They do not trust accountants to say anything but ‘no’ on one of the most
important business issues of our times how will businesses be successful as
society tries to be sustainable?
Leading companies like BT and BP are realising that the issues of
‘sustainability’ from climate change to global poverty are driving the
business context that they will need to be successful in.
The latest research from all kinds of sources finds that many CEOs recognise
the underlying tension between business models and the reality of limited
natural resources, and more capital is now focused on sustainable business
models with the market rewarding leaders and new entrants in a way that could
scarcely have been predicted even 15 years ago. When the ‘high priests of
capitalism’ make these statements you know a change is already happening.
The companies would get better decisions if the finance department were
involved. But these are also the first signs that the profession is not trusted
with important issues about the future of business.
One future scenario is where accountants are only trusted with risk,
compliance and reporting but not decisions. MBAs and outsourcing will triumph
with the result that accountants will only be beancounters. A better future is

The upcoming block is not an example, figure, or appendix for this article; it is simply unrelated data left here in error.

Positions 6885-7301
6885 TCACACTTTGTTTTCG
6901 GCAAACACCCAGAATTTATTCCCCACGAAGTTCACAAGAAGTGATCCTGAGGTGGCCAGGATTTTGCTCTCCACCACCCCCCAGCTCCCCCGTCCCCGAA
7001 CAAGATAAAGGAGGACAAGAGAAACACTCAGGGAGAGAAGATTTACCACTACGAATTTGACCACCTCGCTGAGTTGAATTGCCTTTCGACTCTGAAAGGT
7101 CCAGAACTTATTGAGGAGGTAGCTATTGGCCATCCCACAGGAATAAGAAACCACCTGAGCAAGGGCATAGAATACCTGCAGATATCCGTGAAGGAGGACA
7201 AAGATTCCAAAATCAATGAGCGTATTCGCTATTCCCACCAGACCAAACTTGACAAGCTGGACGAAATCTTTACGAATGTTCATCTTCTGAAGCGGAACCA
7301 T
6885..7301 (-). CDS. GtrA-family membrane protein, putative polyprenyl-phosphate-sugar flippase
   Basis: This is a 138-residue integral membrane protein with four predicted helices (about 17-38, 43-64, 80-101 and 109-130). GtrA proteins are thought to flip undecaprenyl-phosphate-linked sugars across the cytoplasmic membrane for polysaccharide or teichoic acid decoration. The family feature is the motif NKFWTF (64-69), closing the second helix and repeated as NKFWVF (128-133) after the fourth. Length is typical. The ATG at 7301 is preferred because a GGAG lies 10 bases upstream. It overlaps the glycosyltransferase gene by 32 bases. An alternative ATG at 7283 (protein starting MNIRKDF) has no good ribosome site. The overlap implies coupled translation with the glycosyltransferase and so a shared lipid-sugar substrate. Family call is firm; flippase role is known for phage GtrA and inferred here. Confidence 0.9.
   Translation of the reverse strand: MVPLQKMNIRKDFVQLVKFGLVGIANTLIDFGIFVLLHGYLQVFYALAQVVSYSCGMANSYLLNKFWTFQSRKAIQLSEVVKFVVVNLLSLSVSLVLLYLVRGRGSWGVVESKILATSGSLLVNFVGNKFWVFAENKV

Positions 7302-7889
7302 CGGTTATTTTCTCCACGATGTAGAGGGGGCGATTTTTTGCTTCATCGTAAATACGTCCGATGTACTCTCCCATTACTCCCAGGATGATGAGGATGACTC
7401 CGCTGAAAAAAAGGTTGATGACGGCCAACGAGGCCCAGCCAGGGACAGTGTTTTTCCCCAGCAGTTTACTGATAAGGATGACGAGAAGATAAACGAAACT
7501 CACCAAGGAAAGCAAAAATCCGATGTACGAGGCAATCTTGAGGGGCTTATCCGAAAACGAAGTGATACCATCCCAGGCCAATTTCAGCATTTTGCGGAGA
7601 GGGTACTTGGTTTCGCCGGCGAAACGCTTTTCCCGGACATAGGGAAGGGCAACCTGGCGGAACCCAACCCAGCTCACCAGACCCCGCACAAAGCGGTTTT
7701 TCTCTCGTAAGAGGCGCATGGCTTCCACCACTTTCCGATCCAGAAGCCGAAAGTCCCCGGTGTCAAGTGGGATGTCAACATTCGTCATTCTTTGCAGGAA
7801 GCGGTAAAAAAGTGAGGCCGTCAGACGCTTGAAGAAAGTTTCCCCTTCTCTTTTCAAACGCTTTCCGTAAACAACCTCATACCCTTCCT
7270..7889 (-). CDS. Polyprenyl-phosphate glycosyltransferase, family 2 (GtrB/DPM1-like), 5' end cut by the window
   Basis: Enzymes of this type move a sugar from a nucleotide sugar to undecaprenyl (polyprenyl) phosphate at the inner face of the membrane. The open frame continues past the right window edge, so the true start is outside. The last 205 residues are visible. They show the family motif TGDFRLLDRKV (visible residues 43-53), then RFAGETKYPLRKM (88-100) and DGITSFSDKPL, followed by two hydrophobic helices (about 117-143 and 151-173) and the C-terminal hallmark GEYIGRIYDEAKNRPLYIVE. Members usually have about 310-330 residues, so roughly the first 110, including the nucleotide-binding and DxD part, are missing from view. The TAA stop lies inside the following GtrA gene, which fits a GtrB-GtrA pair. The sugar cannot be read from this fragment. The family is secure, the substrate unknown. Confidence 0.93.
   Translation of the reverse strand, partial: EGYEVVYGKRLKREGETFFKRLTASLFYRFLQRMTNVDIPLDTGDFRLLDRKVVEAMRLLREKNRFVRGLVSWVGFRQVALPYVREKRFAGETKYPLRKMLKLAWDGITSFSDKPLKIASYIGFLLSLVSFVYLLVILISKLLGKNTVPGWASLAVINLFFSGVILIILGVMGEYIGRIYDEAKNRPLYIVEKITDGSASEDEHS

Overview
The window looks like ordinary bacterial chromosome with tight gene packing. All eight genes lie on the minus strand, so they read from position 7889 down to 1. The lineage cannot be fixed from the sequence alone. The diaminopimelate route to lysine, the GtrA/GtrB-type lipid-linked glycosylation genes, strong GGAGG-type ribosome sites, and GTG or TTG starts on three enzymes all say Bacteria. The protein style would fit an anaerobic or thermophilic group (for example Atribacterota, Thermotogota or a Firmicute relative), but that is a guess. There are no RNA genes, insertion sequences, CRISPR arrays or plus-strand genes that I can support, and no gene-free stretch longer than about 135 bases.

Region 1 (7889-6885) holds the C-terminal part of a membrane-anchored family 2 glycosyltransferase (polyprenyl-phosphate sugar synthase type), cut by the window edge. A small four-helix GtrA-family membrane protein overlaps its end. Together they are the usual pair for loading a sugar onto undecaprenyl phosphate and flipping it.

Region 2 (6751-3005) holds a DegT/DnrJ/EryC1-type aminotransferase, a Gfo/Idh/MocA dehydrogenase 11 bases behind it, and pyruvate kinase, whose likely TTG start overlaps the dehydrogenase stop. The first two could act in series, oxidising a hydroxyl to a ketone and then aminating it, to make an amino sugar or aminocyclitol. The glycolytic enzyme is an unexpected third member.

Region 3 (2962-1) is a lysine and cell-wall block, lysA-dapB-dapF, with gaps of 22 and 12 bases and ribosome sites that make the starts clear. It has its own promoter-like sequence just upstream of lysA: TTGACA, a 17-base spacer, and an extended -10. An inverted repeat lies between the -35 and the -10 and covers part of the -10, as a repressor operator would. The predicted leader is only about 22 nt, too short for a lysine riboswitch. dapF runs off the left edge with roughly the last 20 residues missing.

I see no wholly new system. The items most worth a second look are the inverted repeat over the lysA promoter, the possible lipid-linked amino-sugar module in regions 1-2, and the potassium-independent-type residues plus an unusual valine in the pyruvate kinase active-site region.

where we are trusted with decisions about the future, and accountants remain
highly prized for their judgement and rigour.
Accountants, we need to show we extend our core expertise and add value to
the decisions companies are making on sustainability. Sometimes that will mean
saying no. Mostly it will mean finding a better way forward. We also need to
demand more from the institutes, so accountants are well positioned to be
involved in how businesses address key challenges like climate change.
The issues of sustainability already drive the context in which businesses
make money. They will become much more important. Accountants can either be part
of the shift and have a successful role in companies, or not be trusted and
Accountants can be trusted with the future of businesses, but we have to go
out there and prove it.
David Bent is principal sustainability adviser at Forum for the
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